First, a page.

The math isn't there yet for Mitch McConnell.
Within hours of the Senate majority leader unveiling a long-anticipated health care bill on Thursday, four of his Republican colleagues were quick to put a damper on things: "We are not ready to vote for this bill," the group said in a joint statement.
The swift rejection may be a negotiating ploy, but the public nature of it is a reminder for McConnell of the deep reservations running through his own conference on a proposal that conservatives do not believe goes far enough to repeal Obamacare -- and the monumental challenge that lies ahead as he looks for 50 "yes" votes.
Over the next few days, McConnell needs to determine what concessions he can make to sway at least two of the four conservative senators -- but do so without losing support from the more moderate wing of the Senate, some of whom face tough re-elections next year.
Sen. Ted Cruz, who along with Sens. Rand Paul, Mike Lee and Ron Johnson said they could not support the bill in its current form, told reporters Thursday afternoon that the real negotiations have only just begun -- and suggested he would be willing to swallow elements he doesn't care for.
"Everyone's going to have to give. That's the only way you can get at least 50 out of 52 Republicans," Cruz said. "We have a very narrow majority."
But McConnell doesn't have much time.
He is aiming for a vote before members leave town ahead of the July 4 recess, giving Senate Republicans have just a handful of days to study a 142-page bill. And they will have even less time to consider the Congressional Budget Office's score of the bill -- and dramatic headlines of what it means for Americans' health care coverage -- once it's released early next week.
Many of McConnell's colleagues, however, are confident that if anyone can find 50 votes, it's their majority leader -- a political tactician who knows Senate procedure inside and out.
"Listen, I think Mitch's role is to choose to take a vote on this. I think that's what he's doing he's gone through a very exhaustive process of the input, and he's come up with a blue print that can still be amended and probably will be in reconciliation," said North Carolina Republican Sen. Richard Burr.
"If anyone can get this done, it's him," South Dakota Sen. John Thune said.
The difficult votes to win
On both the moderate and conservative sides of the party, some of the lawmakers that may be the toughest for McConnell to get to a yes are the same ones who may have to rely on his generosity for their re-elections.
Sen. Dean Heller, a Nevada moderate, is facing re-election in a swing state that expanded Medicaid. On Thursday, he was among the first to release a statement raising "serious concerns about the bill's impact on the Nevadans who depend on Medicaid."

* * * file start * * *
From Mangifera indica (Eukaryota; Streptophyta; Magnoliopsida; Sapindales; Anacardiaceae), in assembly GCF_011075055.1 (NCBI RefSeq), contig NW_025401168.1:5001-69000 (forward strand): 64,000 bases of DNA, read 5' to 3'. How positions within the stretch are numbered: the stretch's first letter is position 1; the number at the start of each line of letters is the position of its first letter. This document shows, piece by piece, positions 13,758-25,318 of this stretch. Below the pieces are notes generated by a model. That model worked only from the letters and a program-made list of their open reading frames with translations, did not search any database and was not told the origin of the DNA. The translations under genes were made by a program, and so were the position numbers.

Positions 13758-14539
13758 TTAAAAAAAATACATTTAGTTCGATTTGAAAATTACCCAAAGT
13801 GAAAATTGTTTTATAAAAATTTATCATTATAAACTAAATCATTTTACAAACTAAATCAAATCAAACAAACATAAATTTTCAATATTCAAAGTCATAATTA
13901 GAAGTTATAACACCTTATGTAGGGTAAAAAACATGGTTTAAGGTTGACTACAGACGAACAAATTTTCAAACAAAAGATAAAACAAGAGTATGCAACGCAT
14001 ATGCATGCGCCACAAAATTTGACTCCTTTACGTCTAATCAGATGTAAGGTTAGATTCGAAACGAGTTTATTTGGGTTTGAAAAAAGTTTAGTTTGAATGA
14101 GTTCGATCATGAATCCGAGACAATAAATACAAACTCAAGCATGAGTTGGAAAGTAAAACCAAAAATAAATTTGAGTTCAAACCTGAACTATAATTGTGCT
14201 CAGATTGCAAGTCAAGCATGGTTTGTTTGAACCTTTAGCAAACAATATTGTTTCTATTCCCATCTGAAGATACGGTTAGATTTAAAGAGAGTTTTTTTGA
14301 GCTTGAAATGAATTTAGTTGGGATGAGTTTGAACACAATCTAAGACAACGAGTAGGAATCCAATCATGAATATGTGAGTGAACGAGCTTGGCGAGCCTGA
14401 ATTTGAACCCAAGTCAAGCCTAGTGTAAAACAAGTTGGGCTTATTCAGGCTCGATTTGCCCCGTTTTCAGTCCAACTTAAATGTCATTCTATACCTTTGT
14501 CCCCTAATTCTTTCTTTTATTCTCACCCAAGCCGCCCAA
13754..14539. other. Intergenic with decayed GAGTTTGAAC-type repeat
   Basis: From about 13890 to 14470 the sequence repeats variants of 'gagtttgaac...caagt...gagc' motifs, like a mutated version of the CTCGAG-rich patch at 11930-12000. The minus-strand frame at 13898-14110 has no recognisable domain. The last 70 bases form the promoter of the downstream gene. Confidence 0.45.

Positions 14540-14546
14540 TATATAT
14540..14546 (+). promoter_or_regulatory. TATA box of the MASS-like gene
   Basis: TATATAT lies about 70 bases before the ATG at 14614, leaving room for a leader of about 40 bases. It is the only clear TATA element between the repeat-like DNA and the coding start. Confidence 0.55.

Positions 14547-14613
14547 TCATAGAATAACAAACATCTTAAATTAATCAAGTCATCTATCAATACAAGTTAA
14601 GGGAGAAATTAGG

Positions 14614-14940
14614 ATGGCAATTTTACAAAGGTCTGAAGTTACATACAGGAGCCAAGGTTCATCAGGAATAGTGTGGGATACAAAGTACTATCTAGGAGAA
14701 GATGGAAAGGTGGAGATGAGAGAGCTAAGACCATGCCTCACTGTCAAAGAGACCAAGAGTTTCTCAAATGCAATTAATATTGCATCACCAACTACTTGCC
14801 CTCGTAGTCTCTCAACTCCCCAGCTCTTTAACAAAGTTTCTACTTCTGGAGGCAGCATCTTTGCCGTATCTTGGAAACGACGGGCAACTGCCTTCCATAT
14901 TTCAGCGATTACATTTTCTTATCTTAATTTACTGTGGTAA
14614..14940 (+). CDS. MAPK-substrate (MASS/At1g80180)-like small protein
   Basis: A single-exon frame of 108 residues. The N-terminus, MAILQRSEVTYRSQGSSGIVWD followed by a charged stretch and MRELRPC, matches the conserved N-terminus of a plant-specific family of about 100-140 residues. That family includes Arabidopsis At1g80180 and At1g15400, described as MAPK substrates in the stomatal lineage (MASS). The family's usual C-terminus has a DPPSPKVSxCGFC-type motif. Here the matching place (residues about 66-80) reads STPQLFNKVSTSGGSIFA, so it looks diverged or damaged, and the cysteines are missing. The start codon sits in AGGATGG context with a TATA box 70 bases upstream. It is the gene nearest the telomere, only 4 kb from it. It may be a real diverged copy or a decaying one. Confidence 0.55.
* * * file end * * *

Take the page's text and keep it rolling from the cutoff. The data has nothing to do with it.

Cruz, a conservative from deep-red Texas who is also up for re-election in 2018, also said that the bill didn't go far enough to lower premiums.
But in both cases, McConnell has leverage. Cruz, for example, could face a primary challenge and would be well served to stay in the good graces of McConnell. Heller similarly will have to rely on national party support to help him win in Nevada, where former Democratic Senate Leader Harry Reid helped build an extensive political infrastructure.
Also aiding McConnell is the fact that Republicans have campaigned on repealing and replacing Obamacare for more than seven years. If they vote against a repeal bill now, they will be charged with not fulfilling their years-long promise back home.
Not to mention senators may have to face the ire of President Donald Trump if they vote against the bill.
According to one GOP aide, Trump already made a call to Paul, and asked him personally to support the Senate bill days before its release.
Working in secret
For weeks, McConnell's colleagues have publicly criticized his decision to write the bill behind closed doors.
On Thursday, lawmakers reiterated those concerns, wondering out loud whether one week was enough to properly debate the contents of a bill aimed at overhauling the current health care system.
"It's going to be very difficult because it is a complex bill and there are a lot of differing points of view on it too, which is the real problem," GOP Sen. Orrin Hatch told CNN.
McConnell's dilemma is similar to what House Speaker Paul Ryan faced earlier this year when he struggled to get enough votes to get the House Republican bill through the lower chamber.
In fact, the first time that Ryan brought up the legislation in March, it was premature, forcing him to yank the bill from the House floor before regrouping to pass it last month.
"Moving from an opposition party to a governing party comes with growing pains," Ryan said at the time. "And well, we're feeling those growing pains today."